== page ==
Need Something to Blame, Why Not Hip-hop?

A speaker at last week’s teaching conference blamed the erosion of values on “Chuck E. Cheese” and “hip-hop culture.” Those were his exact words. Now I know that he was trying to make a point and while I agree with him that values do seem to be falling by the wayside, I can’t concede these points to him.

This speaker was an Aboriginal who referred to himself as an Indian. He talked about the problems that Aboriginal students face. I heard his messages echoed throughout the conference from teachers who have taught on reserves. I know that their traditional ways of thinking and behaving are being slowly being eroded. Some of the Native languages are being lost.

People are influenced by everything. I know that there are some violent video games and messages in rap songs that aren’t really appropriate for children. But blaming the art is too easy a thing to do.

I know that my parents educated me to what music and images are all about. This is a parent’s job. I wasn’t allowed to watch restricted movies when I was a kid. My parents didn’t let me listen to music full of swear words. They closely examined the media I was consuming and made me question the images and presentation of movies and music. I am glad that they did. I can separate the fact from the fiction in music, video games, and television.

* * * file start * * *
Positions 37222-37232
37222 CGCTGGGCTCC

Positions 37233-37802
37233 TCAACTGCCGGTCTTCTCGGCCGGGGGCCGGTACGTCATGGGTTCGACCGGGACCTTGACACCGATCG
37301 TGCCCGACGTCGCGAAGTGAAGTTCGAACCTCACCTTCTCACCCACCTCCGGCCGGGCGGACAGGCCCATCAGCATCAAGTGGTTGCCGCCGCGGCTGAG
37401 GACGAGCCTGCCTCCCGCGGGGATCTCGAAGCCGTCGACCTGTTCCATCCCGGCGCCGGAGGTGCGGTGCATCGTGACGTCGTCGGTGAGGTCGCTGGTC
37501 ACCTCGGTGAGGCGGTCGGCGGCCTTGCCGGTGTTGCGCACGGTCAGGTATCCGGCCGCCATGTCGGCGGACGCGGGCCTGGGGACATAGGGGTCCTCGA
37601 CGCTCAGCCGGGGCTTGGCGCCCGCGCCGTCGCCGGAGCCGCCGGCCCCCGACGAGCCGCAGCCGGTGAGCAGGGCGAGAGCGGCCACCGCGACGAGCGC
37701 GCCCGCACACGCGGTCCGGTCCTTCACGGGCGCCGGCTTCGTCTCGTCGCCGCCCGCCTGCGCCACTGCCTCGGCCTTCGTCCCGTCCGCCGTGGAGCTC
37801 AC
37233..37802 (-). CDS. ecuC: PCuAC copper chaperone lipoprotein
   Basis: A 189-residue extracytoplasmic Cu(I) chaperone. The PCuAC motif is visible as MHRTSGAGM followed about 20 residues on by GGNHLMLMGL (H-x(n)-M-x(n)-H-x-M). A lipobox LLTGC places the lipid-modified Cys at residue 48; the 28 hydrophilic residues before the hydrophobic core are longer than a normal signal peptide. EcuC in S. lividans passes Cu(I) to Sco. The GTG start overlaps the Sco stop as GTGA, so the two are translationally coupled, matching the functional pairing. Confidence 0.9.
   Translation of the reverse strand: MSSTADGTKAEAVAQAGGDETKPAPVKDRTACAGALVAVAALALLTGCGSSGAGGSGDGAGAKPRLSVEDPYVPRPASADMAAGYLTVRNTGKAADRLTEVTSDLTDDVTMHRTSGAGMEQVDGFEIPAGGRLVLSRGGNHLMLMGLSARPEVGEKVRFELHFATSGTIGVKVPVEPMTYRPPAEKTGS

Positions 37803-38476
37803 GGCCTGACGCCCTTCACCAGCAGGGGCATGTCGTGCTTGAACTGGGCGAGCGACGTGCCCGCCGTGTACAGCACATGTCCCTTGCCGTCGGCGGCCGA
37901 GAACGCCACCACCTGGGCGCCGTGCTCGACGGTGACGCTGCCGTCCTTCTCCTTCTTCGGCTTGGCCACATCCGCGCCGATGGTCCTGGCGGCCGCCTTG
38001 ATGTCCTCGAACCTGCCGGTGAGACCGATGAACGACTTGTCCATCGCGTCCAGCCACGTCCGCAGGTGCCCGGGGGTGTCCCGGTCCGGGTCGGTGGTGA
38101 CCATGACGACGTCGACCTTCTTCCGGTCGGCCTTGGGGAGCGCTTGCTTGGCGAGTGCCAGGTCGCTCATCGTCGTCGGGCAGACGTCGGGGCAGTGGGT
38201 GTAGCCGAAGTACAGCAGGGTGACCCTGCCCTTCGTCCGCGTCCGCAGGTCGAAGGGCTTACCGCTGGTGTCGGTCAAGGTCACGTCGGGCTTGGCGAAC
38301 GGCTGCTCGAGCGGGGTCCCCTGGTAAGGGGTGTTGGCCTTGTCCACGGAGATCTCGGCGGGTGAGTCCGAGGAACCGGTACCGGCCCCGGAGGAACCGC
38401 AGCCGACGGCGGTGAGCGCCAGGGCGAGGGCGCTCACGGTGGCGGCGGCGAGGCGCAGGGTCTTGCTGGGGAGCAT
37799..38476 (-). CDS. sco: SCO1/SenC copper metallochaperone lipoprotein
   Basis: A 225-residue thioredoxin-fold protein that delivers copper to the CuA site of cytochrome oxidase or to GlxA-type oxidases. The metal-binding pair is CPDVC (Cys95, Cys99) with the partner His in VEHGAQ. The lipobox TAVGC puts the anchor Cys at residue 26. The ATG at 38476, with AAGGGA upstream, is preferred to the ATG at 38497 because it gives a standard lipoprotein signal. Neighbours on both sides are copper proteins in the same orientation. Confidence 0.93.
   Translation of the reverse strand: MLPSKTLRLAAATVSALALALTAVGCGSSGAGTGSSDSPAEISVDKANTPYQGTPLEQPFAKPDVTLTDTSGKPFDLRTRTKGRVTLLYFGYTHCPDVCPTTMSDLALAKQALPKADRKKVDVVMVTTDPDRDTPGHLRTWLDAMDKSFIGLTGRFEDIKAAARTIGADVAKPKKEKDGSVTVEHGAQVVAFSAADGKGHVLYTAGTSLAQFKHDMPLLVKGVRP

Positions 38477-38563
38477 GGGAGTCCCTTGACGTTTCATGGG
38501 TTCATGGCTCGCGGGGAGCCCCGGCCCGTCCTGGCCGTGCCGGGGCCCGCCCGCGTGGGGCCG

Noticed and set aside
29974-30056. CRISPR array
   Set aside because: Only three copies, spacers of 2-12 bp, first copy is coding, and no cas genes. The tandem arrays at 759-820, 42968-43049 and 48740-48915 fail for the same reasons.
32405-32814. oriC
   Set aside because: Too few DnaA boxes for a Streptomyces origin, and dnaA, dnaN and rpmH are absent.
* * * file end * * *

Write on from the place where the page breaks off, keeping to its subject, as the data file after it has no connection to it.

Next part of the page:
The speaker at the conference obviously wasn’t well prepared for his speech. I think he invented examples and made up statistics. I, for one, know that Chuck E. Cheese does not have violent video games. I have taken children there several times and it is a very family friendly atmosphere.

And of course, the irony of him talking about Aboriginal culture and blaming “hip-hop culture” wasn’t lost on me. If he had said certain songs on the radio give children the wrong idea, I would wholeheartedly agree, but he said “hip-hop culture.” He was trying to get us to understand his culture and situation but he dissed my culture.

He probably didn’t know that some teachers are part of the hip-hop culture he was disrespecting. He probably doesn’t even understand that hip-hop is a culture. He showed his ignorance.

Fortunately, I had a chance to rebuff this at the next workshop. The presenter there opened up the floor by asking us what we wanted to remember about the morning’s seminars. I spoke up. I know that she didn’t understand me either. She said, “You want to remember that?” I stressed the use of his word “culture.” To my surprise, she added my point to the list on the chart paper. She wrote, “Respect all cultures.” Good advice and something to keep in mind.